Retirement age scrapped: What does it mean for you?

Published by on 13 January 2011.
Last updated on 13 January 2011

retirement roadsign

The default retirement age of 65 will be scrapped from October this year, the government has announced.

It means employees will no longer be able to be dismissed just because they have reached the age of 65. 

The Department of Business says from April 6 2011, employers will not be able to issue any notifications for compulsory retirement using the default retirement age procedure.

Between 6 April and 1 October, only people who were notified before 6 April, and whose retirement date is before 1 October can be forced to retire using the default retirement age.

After 1 October, employers will not be able to use the default retirement age to compulsorily retire employees.

What the changes mean for you:

Q. Am I no longer allowed to retire at 65?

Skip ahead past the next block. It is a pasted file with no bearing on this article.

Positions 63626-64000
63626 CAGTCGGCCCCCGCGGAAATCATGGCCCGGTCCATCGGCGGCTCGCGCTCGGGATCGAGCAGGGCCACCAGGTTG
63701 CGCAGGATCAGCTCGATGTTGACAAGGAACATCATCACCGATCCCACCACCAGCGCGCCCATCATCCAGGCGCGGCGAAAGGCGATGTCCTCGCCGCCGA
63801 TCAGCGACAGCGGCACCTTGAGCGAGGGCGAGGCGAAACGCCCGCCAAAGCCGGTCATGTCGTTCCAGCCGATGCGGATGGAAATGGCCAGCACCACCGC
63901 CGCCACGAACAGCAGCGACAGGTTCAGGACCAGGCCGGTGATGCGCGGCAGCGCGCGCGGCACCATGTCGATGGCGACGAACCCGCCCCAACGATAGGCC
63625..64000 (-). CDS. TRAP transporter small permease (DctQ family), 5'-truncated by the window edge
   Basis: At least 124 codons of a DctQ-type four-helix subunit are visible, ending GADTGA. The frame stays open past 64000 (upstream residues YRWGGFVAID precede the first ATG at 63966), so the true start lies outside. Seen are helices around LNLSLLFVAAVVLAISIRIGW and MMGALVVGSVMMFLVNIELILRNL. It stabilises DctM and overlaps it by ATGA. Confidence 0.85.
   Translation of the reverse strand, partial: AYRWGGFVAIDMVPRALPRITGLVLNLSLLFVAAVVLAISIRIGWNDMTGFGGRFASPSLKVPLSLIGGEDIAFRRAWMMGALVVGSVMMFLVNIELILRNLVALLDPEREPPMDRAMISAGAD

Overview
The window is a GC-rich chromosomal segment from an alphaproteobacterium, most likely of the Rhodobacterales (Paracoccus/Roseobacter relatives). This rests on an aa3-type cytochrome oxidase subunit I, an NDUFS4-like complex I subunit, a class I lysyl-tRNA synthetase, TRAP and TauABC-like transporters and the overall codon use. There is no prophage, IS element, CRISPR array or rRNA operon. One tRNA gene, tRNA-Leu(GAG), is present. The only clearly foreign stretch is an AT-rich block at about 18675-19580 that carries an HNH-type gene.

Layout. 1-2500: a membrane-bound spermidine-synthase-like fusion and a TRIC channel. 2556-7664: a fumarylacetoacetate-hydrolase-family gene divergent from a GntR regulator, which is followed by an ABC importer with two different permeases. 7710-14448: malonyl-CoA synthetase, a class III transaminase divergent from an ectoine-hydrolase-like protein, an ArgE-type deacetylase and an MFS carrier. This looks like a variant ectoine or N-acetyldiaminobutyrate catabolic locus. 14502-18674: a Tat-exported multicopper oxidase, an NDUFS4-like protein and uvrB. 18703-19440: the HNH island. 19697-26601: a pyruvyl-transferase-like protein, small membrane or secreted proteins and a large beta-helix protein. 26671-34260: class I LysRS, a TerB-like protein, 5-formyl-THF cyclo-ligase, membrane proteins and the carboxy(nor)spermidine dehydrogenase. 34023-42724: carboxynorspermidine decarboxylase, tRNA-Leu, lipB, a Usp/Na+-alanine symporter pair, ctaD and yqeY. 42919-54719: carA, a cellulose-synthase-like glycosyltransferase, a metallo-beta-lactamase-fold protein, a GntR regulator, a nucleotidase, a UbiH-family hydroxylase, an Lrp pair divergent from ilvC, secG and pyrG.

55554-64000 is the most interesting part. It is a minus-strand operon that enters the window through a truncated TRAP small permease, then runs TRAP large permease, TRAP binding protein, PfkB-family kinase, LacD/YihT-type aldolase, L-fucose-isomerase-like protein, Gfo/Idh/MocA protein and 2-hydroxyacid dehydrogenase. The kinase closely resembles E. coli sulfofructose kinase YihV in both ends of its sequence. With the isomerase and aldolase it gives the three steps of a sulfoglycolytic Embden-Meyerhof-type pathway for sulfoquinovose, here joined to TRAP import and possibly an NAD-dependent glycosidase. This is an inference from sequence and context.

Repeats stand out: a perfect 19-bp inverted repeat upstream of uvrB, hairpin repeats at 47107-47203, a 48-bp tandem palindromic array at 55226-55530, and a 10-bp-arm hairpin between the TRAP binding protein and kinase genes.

You are still able to retire at 65 if you choose to do so. The rules simply mean your employer cannot force you to leave just because you have reached 65.

Q. Can I still draw a pension at 65?

Yes, for now. The age at which you can draw a pension has not been changed. You can still draw your pension at 65 if you choose to retire then. However, the coalition has claimed the age at which you can draw a pension will rise to 66 by 2020.

Q. Do the new rules apply to all jobs?

There will be some jobs where it is unfeasible for an employee to stay on after 65, including many manual jobs. The government says the employer must "objectively justify" their decision to keep a retirement age.

Q. I am an employer, do I have to keep on workers over the age of 65 rather than hiring youngsters and giving them a chance?

The argument that older people will block jobs for youngsters is ongoing. However, this would not be a valid reason to dismiss someone from a post. Only if you feel the person's performance is becoming poor or unsatisfactory could you issue a "fair dismissal".

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